God Help Us

The scientists at Esquire have been following the rash of studies on the power of prayer. We’ve noticed these studies have been conducted by respected institutions with names like Harvard, Duke, and Johns Hopkins. We’ve noticed some of these studies indicate that prayer actually works. And not just any old prayer, but prayer by strangers, so-called long-distance prayer. We’ve noticed that these studies say that prayer can help heal everything from cancer to infertility to heart problems— even when the afflicted person has no idea he’s being prayed for.But most of all, we’ve noticed a gaping hole in the current body of research. These studies have all tested the power of

prayer over medical problems. But what about the less gloomy aspects of life? What about things like gambling, sexual performance, and fishing? Does God have no effect on those? Why should prayer he stuck hanging out with sick people? So we found a willing subject—a thirty-year-old Caucasian male with the initials BM—and performed some of our own experiments. In the name of science, of course.

Objective: To determine the relationship between prayer and equine performance for financial gain.
Methodology: Subject was directed to several online prayer sites. Many were Christian—including cybersaint.org and eprayer.com—but other religions were represented, too (the Islamic Prayer Group, the Healing Buddha Foundation, the Jewish group Midrash Ben Ish Hai, and the Welsh Faerie Witchcraft circle). Subject reviewed other people’s requests, including:

“Please continue to pray for my two boys who were exposed to pornography. Pray that Satan will be bound from playing the images in their minds over and over again.”

“God. It’s me, Mike. Remember me? You created me. You have also been ignoring my prayers for the past twenty years.”

Subject placed following prayer request on Web site prayer.la:

“Your help will be much appreciated. I need to win tomorrow at Pimlico for much needed financial gain. Also: world peace.”

Subject received several confirmation e-mails that said, “Someone Has Just Prayed for You.”

When the subject got to OTB, he heard a woman’s voice behind him. She said, “$5 Exacta Box 7-9.” He turned, but there was nobody there. Subject figured this was God speaking. He bet five dollars that the 7 and 9 horses would come in first and second.
Results: The race began, and there was 7 taking the lead. About halfway around, 9 started coming up on the outside, and for a few hanging seconds the subject was a winner and a believer. Then another horse made a charge and won. Subject got angry and yelled at the TV screen, “God hates you.”
Conclusions: Prayer was ineffective. Also, world peace was not achieved.

Objective: To assess the relationship between prayer and the outcomes of three consecutive baseball contests.
Methodology: Subject placed a request at Prayer Tower Online, run by the Dhinakaran sect of Christianity, based in India. He asked that the New York Mets win three games in a row Subject is under the impression that this particular test is unfair, since a positive outcome would represent “the biggest damn miracle since they rolled away the stone.” This has been duly noted.
Results: The team won two games against Philadelphia and then jumped out to a 6—I lead in the sixth against the rival Atlanta Braves. Subject began packing bags for India. In the ninth inning, however, closer Armando Benitez allowed the tying run to reach second base. The next batter hit a ground single to center field that was certain to tie the score, but Mets center fielder Tsuyoshi Shinjo made a perfect throw to home plate to end the game.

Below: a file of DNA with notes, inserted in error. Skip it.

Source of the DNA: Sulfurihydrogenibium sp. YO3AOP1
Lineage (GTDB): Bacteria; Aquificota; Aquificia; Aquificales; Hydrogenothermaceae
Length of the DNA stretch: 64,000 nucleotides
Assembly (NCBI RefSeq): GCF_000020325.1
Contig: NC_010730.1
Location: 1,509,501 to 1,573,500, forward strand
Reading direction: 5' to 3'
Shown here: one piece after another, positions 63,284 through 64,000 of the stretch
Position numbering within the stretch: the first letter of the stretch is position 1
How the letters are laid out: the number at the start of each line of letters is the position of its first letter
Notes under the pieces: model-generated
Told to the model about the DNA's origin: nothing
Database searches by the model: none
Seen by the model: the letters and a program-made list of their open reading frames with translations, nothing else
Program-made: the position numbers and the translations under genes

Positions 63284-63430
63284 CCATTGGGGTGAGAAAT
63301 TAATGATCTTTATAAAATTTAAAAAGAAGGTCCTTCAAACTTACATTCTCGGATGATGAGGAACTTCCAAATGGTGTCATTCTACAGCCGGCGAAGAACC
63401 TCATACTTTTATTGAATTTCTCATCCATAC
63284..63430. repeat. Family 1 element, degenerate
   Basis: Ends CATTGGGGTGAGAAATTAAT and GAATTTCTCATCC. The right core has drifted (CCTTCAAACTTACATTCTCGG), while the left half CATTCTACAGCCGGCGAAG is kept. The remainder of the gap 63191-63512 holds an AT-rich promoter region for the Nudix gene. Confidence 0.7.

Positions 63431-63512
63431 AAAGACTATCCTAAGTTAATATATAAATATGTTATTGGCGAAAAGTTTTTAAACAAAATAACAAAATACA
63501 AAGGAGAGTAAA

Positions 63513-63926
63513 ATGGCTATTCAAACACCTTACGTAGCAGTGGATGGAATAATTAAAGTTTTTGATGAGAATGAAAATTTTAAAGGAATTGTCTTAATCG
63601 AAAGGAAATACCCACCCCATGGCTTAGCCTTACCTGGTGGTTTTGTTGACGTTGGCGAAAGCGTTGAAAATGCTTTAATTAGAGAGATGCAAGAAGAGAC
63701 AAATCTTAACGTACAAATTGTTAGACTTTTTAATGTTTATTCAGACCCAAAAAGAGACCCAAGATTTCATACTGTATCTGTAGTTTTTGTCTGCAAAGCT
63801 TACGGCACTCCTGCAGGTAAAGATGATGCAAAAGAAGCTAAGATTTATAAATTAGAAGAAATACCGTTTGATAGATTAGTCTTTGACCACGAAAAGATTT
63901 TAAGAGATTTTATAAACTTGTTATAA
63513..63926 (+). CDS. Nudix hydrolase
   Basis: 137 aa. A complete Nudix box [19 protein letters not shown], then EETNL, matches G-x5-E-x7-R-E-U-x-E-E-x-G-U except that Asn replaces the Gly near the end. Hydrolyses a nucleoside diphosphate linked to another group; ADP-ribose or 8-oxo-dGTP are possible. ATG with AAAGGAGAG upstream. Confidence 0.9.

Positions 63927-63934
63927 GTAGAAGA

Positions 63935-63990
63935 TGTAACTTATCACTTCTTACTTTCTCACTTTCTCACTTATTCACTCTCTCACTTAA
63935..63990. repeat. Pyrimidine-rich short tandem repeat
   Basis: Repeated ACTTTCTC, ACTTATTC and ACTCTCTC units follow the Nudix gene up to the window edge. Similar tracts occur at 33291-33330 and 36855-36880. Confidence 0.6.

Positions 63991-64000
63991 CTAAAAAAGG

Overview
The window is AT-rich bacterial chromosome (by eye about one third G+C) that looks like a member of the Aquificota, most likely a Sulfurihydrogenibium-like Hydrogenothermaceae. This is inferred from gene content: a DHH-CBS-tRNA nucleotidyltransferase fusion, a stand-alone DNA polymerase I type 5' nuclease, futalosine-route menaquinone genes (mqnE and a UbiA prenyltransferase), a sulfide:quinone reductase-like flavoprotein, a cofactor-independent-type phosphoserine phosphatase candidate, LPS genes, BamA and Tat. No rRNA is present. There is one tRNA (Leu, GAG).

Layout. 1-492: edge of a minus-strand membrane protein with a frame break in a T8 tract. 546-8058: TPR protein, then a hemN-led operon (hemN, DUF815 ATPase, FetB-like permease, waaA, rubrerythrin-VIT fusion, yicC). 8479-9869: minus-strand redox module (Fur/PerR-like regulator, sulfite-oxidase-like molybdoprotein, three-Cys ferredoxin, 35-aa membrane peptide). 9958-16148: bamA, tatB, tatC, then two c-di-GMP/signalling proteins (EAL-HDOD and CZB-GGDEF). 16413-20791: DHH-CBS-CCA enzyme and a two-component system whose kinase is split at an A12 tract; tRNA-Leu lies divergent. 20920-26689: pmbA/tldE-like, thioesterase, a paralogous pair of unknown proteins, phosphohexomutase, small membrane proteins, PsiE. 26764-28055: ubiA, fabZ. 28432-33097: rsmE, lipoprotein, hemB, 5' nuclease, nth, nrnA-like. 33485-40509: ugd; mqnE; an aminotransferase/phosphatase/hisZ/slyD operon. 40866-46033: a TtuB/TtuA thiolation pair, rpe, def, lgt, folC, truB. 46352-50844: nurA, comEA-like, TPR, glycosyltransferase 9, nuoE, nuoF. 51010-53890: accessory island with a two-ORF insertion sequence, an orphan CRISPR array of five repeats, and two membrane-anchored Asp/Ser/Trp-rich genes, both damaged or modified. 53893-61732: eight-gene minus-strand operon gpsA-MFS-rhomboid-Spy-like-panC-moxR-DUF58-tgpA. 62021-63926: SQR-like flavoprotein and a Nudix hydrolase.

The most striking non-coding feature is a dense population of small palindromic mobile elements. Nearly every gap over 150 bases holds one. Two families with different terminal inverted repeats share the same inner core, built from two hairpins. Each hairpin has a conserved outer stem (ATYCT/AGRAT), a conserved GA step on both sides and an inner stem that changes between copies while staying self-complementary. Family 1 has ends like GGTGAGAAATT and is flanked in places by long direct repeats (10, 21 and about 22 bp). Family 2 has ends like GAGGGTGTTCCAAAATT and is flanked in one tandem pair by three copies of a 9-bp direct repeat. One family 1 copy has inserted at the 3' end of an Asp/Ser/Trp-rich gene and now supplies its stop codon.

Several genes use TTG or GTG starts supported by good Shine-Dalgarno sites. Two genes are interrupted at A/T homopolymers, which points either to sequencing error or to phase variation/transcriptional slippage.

Conclusions: Prayer apparently works miracles.

Objective: To assess the relationship between prayer and skill at several popular card games.
Methodology: Subject phoned the World Ministry of Prayer hotline to speak with one of its Prayer Practitioners. The woman said she would be unable to pray for subject to beat his friends at poker. Subject asked if she could pray for him to succeed at activities of his choice. Woman said yes. Subject asked if she could pray for him to make correct decisions. Woman agreed. Subject asked if she could pray for financial gain. Again, the answer was yes. Matter was settled.
Results: it is our opinion that something must have been muddled in this convoluted transaction. How else to explain the uncanny series of bad cards dealt to the subject over the course of one evening? Moreover, subject reports he spilled an entire martini on his leg.
Conclusions: Without explicit instructions, prayer has no effect on one’s ability to play poker.

Objective: To assess the relationship between prayer and the smiting of hypocrites.
Methodology: Subject requested prayer for Attorney General John Ashcroft to become embroiled in a sex scandal.
Results: As of this writing, John Ashcroft has not been embroiled in any sex scandals. However, a potentially interesting phenomenon was noted. While our study was being conducted—but before subject’s request was made—the Justice Department under Ashcroft was accused of infringing on terror suspects’ civil rights in an internal report by the department’s own inspector general. We would like to note that prayer researcher Larry Dossey has explored the concept of “time-displaced prayers,” which are answered before they are made. Subject expresses the opinion, “I don’t care how it works, as long as someone nails that sanctimonious prick.”
Conclusions: We await further evidence.

Objective: To assess the relationship between prayer and sexual performance in a thirty-year-old male.